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green house plant lights

Posted by veggiecanner Id 04 (My Page) on
Thu, Mar 2, 06 at 15:37

I have a 1000 watt plant light that I want to use in my 8x12 foot green house. I am trying to find out some idea on how to use it. What I need to know is how far above the plants and how many square foot of space I can expect for it to work on. There are many cloudy days here right now.
This is the light with the blue spectrum. I thought it would be marked on the bulb wether it is metal or sodium but it is not.
I also have a 400 watt yellow lighted one. I was told it was for flowering is that right?

Any help you can give me would be appreciated. I am growing standard garden veggie plants and a few marigolds, nothing fancy.


Follow-Up Postings:

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RE: green house plant lights

blue spectrum are metal halide or mercury vapor, mercuryvapors are worthless for growing. the yello is the sodium.

generally folks can expect a coverage one square foot for every of 30 to 50 watts, so with a 1000 you can shoot for 20 to 30 square feet more if a light mover is installed and a good reflector.

do the "back of hand test" to find the distance. usually its 1 foot to 2 but depending on reflector design you could be limiting coverage the closer you go.


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RE: green house plant lights

If it's sold as a grow light, the blue one is probably metal halide, and the yellow one is probably high-pressure sodium (HPS). As a supplement to daylight, HPS is a good choice, since the light is a bit more efficient and daylight tends to provide plenty of blue light. But either one will work well. For a 1000-watt bulb, 3 to 4 feet above the foliage is a good distance; you may want to start it even higher (or the plants even lower), until the plants get used to the light.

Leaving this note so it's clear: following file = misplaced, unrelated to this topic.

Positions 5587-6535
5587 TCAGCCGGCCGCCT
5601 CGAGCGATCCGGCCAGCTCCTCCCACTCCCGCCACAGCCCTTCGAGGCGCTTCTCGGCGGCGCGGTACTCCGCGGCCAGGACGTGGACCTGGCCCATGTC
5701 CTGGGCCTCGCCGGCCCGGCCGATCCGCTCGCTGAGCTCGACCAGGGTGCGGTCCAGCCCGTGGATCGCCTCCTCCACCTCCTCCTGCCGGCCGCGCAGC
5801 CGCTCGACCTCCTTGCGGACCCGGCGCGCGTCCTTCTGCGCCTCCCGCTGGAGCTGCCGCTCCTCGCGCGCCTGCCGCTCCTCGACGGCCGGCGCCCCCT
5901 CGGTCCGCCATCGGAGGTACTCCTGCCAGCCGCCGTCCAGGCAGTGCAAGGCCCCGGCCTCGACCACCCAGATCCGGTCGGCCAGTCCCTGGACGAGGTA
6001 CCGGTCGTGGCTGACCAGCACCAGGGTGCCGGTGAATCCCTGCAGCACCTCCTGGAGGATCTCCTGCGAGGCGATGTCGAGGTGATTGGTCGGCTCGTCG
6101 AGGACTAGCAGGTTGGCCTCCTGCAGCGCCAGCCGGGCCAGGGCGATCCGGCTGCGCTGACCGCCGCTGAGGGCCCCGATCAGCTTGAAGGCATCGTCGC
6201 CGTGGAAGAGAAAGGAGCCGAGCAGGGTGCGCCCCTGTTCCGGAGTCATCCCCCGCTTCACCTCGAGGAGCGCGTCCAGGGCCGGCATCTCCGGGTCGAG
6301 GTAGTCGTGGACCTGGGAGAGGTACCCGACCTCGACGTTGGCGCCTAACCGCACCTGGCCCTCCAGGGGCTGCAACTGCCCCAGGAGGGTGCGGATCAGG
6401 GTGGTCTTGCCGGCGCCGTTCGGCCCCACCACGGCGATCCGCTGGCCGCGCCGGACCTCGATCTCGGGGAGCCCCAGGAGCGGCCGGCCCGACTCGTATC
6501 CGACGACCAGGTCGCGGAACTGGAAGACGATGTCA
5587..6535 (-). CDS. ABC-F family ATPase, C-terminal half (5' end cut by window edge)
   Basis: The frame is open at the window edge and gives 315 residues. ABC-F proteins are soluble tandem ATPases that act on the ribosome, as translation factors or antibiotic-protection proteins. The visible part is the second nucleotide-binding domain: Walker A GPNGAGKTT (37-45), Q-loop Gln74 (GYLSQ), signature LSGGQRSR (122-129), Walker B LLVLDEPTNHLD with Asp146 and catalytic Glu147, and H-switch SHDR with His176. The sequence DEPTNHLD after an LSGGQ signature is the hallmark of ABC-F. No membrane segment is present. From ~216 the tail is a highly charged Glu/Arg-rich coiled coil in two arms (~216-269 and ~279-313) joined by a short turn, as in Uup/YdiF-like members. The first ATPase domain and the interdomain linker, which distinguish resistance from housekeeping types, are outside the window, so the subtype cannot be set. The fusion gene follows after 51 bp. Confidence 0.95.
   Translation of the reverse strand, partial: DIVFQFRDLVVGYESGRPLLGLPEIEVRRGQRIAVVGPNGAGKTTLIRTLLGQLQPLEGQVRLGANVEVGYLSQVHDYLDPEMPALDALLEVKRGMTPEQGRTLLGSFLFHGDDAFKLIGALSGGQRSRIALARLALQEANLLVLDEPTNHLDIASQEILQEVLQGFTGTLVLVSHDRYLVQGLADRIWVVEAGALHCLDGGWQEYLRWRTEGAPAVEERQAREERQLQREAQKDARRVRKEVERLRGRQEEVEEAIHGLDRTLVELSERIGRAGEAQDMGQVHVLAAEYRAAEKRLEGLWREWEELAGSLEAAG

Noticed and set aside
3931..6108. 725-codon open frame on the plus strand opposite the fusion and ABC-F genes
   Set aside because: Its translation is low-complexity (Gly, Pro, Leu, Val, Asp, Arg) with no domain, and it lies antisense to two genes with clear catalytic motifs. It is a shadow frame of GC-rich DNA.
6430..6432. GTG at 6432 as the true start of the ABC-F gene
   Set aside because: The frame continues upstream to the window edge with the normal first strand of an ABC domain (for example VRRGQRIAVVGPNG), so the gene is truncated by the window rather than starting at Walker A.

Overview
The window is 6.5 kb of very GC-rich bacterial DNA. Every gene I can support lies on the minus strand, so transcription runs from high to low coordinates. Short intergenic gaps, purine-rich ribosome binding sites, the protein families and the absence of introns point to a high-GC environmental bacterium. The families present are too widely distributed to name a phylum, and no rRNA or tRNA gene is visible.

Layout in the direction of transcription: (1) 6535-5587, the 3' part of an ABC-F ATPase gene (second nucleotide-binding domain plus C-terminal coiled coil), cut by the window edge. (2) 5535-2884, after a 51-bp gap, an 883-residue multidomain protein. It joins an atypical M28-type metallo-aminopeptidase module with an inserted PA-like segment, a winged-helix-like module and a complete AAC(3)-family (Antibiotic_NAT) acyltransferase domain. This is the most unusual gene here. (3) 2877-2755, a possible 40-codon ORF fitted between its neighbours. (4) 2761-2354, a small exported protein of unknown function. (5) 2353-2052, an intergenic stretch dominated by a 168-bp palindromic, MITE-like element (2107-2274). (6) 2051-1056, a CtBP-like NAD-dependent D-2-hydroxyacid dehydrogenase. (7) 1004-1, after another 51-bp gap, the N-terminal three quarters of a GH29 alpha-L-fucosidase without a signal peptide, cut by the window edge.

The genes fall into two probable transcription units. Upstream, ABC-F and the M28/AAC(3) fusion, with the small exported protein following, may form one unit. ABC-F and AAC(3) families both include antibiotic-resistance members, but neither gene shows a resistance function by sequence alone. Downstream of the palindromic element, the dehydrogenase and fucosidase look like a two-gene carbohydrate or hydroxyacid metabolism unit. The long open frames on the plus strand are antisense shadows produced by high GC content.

These lights give off a lot of heat -- as the weather warms up, make sure you vent the greenhouse so the plants won't bake. You'll also lose some of the light through the greenhouse walls. You might want to consider lining the north wall with a reflective material like Foylon or mylar.

As the days lengthen and the weather warms, you can rely increasingly on natural light to grow your seedlings until they're ready to plant out after frost. Please let us know how it goes sounds like a great solution for getting the most out of a short growing season!


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RE: green house plant lights (cont'd)

By itself, a 1000-watt light with a good reflector will cover about 30 to 40 square feet. As a supplement to natural daylight, as in your greenhouse, it should cover most or all of the greenhouse's interior. Mount it so that the edges of the light reach nearly to the edge of the greenhouse walls at plant-table level. You'll get best results if you put it on a timer and run it about 16 hours per day.


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RE: green house plant lights

I prefer HPS as a supplement to natural light, more light from a bulb and no worries about spectrum because you are getting half your light from daylight.


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RE: green house plant lights

I was reading over on the tomato forum and I got the idea that my 400 watt HPS was only good if I wanted my tomatoes to flower. I got the idea that it would make immature plants flower. Like a young cabbage go to seed. I thought I had it figured out till then. I used the HPS last year and some of my cabbages did go to seed early. Not sure if it was related however.
Another problem I am having is I cann't get my 1000 watt bulb to work with my timer. I bought a heavy duty one at Home Depot but the ballist only hums and there is no light at all coming from the bulb. The same timer works well with my 400 watt HPS bulb. I had to also make sure the 1000 watt set up was plugged into the wall with out any extension cord or the system did not work. That may have been my extension cord, not sure.


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RE: green house plant lights

I've used them both, and both work fine as a supplement to sunlight (if you have cloudy spring weather or want to get an early start, or if your greenhouse doesn't get full sun). As you say, metal halide seems to be a better choice for indoors, though some people have used HPS exclusively and have gotten good, stocky plants.

There's no reason a heavy-duty timer (rated for at least 1500 watts, or 15 amps) shouldn't handle a 1000-watt bulb and ballast. You do need a heavy-duty, three-prong extension cord as well, like the ones sold for use with air conditioners.

If you get good sunlight by April, then you may not need an HID light at all. You can start your tomatoes under fluorescents in early March, and by they time they've outgrown the fluorescent lights, daylight in your greenhouse will be enough to grow them on. You might ask some local commercial greenhouses that produce their own vegetable starts what they do.


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